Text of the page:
If you can’t pay it all off, make extra payments. Even tiny extra payments help. Do a Google search for a financial calculator. Plug in your home mortgage. Many will figure the effects of extra payments for you. On my mortgage, just $10 a month pays off my house a full month sooner. A lousy ten bucks a month eliminates a single $1,000 mortgage payment. I can come up with 10 bucks. About 18 months ago I quit buying a doughnut and coffee at work, taking a thermos and a couple of packets of oatmeal every morning so I’d quit spending $1 a day on those things. The total savings per month was almost 20 bucks. Packing my lunch saved another couple of bucks a day. You get the idea.

Initially I was doing it for hobby money, until I realized how much more I would save by eliminating debt first. Once that $1,000 mortgage payment and $300 car payment are no longer over my head, I can buy a lot more $10 train cars. Even if the price doubles by then, which it probably won’t.

Keep an eye out for business opportunities. My brother in law has the right idea. He and his wife bought the laundromat in the town they live in. They have to fix something once a week, but compared to their regular jobs, it’s easy money. Within a few years it will have paid for itself and the money will just be there.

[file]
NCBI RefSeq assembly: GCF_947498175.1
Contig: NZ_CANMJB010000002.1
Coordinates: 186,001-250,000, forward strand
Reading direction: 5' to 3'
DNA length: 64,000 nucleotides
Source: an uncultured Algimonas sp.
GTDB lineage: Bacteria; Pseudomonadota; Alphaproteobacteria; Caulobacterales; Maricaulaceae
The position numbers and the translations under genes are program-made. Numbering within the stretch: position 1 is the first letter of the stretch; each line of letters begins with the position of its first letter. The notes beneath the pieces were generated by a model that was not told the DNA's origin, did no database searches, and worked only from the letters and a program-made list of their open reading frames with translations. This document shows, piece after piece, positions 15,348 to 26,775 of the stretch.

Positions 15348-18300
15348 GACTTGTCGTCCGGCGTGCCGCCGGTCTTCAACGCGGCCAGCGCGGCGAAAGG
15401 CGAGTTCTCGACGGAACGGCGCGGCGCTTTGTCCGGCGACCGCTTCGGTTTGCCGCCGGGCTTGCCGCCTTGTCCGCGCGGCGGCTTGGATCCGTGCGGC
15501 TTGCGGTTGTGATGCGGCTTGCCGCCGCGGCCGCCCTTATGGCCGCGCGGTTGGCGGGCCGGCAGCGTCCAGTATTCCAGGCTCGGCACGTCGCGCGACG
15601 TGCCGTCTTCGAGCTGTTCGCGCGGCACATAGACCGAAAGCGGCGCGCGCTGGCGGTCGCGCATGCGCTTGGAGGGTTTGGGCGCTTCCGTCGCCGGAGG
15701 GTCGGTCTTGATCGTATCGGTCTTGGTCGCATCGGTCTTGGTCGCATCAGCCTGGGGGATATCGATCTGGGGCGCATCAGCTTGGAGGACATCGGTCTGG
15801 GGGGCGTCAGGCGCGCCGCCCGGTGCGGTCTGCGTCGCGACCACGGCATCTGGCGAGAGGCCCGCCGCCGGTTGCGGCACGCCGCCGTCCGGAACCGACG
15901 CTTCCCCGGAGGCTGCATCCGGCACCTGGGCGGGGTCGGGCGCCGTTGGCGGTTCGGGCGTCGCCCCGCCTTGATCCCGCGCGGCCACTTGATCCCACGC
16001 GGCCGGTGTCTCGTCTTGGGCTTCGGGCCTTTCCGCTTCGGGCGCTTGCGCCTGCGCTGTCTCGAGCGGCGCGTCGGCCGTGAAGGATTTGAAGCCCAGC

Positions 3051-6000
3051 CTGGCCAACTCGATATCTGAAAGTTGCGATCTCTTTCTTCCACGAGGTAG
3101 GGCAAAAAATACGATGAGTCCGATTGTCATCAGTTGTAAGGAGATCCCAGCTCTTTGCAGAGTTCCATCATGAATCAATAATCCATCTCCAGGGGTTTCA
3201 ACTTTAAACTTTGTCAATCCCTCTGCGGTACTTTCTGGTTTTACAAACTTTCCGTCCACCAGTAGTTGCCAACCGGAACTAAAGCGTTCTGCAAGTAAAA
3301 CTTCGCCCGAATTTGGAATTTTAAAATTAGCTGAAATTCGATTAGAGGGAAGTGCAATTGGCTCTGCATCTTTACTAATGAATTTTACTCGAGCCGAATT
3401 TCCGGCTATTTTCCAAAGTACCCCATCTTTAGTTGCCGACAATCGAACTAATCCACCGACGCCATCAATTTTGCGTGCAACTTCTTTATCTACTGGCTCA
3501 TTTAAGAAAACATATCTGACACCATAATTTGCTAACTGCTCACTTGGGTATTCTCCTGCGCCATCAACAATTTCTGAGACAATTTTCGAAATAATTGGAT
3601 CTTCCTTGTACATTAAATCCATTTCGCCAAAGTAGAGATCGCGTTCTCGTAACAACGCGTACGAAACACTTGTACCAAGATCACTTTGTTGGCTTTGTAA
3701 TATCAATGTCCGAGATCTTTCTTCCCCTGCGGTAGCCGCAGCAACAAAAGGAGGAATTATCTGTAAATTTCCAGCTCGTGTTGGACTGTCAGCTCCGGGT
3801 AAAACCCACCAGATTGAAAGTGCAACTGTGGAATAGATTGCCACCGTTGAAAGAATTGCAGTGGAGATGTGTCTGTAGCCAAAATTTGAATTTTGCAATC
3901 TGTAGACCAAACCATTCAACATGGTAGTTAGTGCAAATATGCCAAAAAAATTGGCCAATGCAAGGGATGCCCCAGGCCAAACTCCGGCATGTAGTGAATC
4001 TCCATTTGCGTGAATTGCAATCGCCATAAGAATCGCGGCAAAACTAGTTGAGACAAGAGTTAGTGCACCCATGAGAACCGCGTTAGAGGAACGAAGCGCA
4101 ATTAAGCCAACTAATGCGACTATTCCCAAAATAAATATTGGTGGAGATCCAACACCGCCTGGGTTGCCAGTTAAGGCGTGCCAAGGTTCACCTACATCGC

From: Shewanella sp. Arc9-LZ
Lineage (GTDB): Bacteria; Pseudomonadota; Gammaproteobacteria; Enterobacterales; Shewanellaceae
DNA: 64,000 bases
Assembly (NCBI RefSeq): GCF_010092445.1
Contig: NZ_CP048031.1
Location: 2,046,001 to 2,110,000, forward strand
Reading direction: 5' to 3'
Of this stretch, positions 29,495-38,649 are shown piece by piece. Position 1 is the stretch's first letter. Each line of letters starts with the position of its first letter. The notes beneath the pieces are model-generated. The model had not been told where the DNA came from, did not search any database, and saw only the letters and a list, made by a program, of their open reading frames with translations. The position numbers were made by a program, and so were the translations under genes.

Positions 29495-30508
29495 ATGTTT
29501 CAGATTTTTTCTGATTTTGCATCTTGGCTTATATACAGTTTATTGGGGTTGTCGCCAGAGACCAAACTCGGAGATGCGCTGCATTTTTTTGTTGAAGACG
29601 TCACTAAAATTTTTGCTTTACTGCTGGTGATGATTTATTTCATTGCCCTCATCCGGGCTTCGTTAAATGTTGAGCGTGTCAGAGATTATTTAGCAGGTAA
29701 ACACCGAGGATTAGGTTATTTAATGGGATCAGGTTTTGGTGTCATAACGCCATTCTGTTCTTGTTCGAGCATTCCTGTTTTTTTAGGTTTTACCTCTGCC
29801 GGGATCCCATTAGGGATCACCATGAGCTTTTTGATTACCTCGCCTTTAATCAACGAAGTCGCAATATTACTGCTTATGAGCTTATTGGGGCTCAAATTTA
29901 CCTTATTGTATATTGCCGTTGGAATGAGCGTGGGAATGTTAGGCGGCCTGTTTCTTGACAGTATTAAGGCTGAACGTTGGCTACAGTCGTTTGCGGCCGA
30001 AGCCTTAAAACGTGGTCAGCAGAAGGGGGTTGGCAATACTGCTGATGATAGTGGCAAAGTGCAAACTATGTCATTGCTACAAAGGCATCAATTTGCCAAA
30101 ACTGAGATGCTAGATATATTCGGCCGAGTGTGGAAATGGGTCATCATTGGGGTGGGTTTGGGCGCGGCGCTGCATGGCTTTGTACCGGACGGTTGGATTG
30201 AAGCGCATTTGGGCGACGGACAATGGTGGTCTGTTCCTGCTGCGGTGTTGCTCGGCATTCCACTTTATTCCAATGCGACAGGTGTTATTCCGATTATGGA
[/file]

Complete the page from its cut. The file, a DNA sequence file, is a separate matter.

He’s looking to start another business too. Ethanol costs about $1.84 a gallon and the price is steady. That’s 70 cents less than a gallon of gasoline sells for in their town. So a lot of farmers use ethanol. Many would anyway, because they’d rather support corn farmers than middle eastern oil tycoons. So he’s looking to buy an ethanol station.

Emily and I moonlight selling stuff online. She loves shopping at thrift stores and yard sales. I spotted a copy of How to Make a Fortune With Other People’s Junk and bought it (with a coupon, of course). We’re not following it exactly, but it put us on the right track. We’re small time but we’re profitable, and now she’s getting paid to do one of her favorite things.

The goal isn’t the high life. This might be the most important thing. The reason most wealthy people stay wealthy is because their goal isn’t a swanky $500,000 home in a ritzy suburb with two new foreign luxury cars in the driveway all the time.